Talk of the town
Tinnie Chow in New York
Broadway is without doubt one of the best things about New York. One out of every four visitors takes in a show, and the industry contributes about US$10 billion to the city's economy every year.
While shows such as The Lion King, Mamma Mia! and Wicked continue to attract huge crowds despite having played seven days a week for several years, lately they've been challenged by the young upstart Chinglish, written by Tony Award-winning playwright David Henry Hwang, best known for writing the late-1980s hit M. Butterfly.
Chinglish has shone a new light on the often hilarious mangling of the English language - something Hwang acknowledges would have been difficult for a non-Chinese playwright to have tackled.
'Chinglish could only have come out of the Chinese diaspora. I think we Chinese-Americans have a deep and unique understanding of US attitudes towards China,' Hwang says. 'To me, the proof that we're connecting with non-Chinese Americans, Asian-Americans and Chinese nationals is that they're all laughing together in the theatre every night. This would be difficult for anyone but an artist from the Chinese diaspora to have pulled off.'
The New York Times said Chinglish was one of the biggest commercial risks on Broadway this season - going up against new plays such as Other Desert Cities and Venus in Fur - but has been shepherded to success by Hwang and his team, which includes five members from Hong Kong: lead actress Jennifer Lim, producer Lily Fan, translator Candace Chong Mui-ngam, costume designer Anita Yavich and cultural adviser Joanna C. Lee. Not bad for a city with- out anything even slightly resembling Broadway.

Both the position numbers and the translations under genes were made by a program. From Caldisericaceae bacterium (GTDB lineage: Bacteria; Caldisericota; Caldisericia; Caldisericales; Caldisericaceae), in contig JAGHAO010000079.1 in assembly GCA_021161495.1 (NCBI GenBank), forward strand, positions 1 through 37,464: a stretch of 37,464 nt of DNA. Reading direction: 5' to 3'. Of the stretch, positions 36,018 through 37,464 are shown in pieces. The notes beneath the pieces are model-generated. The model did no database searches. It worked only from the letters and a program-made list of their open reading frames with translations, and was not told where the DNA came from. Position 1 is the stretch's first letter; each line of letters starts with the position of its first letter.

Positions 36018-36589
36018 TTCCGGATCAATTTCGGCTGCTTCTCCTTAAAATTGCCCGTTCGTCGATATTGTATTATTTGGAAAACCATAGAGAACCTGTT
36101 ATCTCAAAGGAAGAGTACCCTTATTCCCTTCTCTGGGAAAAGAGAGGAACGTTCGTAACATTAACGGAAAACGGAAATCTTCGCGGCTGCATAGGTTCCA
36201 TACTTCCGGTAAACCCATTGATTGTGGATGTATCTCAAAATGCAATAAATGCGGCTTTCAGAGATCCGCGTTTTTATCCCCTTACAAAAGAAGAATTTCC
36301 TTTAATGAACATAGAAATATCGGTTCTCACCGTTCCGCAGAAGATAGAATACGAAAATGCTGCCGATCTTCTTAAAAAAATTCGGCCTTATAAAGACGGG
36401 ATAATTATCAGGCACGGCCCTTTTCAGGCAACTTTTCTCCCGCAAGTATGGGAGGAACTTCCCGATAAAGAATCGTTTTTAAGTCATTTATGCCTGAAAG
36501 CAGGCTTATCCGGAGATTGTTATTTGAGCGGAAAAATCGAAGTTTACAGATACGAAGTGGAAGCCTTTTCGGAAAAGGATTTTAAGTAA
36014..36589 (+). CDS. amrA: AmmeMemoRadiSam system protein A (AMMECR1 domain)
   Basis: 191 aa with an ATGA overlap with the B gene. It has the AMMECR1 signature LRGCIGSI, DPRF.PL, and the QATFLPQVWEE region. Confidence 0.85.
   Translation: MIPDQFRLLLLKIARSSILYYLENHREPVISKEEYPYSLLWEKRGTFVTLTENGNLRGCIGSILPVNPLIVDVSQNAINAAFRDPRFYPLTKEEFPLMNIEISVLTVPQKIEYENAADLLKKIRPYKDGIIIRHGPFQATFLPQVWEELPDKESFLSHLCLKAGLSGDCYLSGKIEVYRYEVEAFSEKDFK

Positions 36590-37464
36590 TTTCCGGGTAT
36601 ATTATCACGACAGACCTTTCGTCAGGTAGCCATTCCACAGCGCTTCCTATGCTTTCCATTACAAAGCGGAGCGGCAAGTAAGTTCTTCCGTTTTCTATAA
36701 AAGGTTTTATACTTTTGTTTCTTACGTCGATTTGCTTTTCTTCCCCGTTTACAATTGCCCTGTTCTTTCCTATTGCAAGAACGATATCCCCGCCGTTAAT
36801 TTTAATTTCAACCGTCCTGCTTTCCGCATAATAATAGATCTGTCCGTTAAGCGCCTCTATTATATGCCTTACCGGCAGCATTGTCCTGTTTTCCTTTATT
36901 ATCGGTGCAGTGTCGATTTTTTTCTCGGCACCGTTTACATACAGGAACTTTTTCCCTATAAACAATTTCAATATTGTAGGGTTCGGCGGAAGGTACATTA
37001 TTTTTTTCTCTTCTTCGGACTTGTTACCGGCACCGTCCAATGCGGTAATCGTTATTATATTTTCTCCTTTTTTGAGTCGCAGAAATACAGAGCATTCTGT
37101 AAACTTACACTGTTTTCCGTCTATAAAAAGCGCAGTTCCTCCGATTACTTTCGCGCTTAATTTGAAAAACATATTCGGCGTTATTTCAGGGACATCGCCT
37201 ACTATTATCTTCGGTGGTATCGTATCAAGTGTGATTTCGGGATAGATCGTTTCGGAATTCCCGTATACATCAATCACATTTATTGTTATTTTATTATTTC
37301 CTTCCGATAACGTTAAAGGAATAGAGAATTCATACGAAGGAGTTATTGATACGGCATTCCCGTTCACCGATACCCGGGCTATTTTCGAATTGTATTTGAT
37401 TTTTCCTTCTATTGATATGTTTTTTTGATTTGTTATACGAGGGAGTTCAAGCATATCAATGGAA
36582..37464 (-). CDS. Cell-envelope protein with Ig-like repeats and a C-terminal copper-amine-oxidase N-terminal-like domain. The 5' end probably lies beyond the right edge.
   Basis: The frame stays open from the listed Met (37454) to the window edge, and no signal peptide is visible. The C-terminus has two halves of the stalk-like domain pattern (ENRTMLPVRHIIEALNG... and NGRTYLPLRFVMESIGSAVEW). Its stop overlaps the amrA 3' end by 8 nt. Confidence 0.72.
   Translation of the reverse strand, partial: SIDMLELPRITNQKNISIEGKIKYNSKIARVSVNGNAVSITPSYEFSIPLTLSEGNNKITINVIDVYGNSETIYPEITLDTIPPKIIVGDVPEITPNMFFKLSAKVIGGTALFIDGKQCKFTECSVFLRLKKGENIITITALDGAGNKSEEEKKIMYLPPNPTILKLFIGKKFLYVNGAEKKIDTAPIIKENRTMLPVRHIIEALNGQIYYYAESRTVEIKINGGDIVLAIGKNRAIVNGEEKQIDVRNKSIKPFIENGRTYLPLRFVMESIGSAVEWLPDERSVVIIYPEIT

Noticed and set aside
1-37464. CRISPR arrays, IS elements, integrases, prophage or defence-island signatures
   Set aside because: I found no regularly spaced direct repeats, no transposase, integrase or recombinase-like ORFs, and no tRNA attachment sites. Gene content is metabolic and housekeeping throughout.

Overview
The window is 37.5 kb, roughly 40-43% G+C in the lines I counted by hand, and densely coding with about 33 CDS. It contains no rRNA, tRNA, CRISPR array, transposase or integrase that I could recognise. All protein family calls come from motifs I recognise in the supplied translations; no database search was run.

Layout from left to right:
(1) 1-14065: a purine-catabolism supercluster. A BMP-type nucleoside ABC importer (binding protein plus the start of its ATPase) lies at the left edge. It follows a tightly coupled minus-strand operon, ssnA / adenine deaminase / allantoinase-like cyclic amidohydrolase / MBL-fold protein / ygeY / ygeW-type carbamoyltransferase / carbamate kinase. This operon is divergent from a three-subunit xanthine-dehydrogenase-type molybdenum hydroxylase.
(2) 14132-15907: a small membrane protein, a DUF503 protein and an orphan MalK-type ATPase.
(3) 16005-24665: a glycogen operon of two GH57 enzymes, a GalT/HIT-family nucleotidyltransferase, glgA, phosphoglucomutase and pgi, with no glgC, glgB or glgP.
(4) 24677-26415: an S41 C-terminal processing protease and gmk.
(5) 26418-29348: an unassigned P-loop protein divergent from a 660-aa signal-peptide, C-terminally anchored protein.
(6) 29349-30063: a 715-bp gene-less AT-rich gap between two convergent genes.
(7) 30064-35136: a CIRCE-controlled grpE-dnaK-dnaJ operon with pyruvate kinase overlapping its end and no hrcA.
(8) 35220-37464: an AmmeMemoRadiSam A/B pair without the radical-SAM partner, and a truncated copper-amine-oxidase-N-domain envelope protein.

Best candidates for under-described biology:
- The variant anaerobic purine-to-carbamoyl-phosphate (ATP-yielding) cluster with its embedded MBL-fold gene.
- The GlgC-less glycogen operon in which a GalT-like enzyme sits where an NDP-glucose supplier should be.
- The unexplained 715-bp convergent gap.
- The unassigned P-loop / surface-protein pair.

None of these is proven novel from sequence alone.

Hwang has given Chinglish a whole new meaning. It no longer just means charming but heavily accented English, or mistranslated Chinese signs such as those found on www.engrish.com. In the play, it represents the miscommunication between cultures, the things that get lost in translation (any idea what 'deformed man's toilet' could mean, for example?).
For myself, a Canadian-Chinese, the play brought back memories of my time in Beijing, where I was expected to understand Putonghua perfectly because of my Chinese face. During my first week there, I could barely say the address of my hotel but found myself judging on a local version of American Idol. A Japanese and Western judge had translators, but not me: I had to muddle through in Cantonese. Cab drivers, noticing my poor Putonghua, literally took me for a ride. And then there were the countless e-mails, text messages and PowerPoint presentations in Chinese - for me, they may as well have been in Russian.
I didn't know whether to laugh or cry as I watched the play. But as I sat there in a warm seat at the Longacre Theatre, I felt a wave of horror as it hit me: Chinglish is not a noun but a verb. I had been Chinglished all those years I lived in Beijing.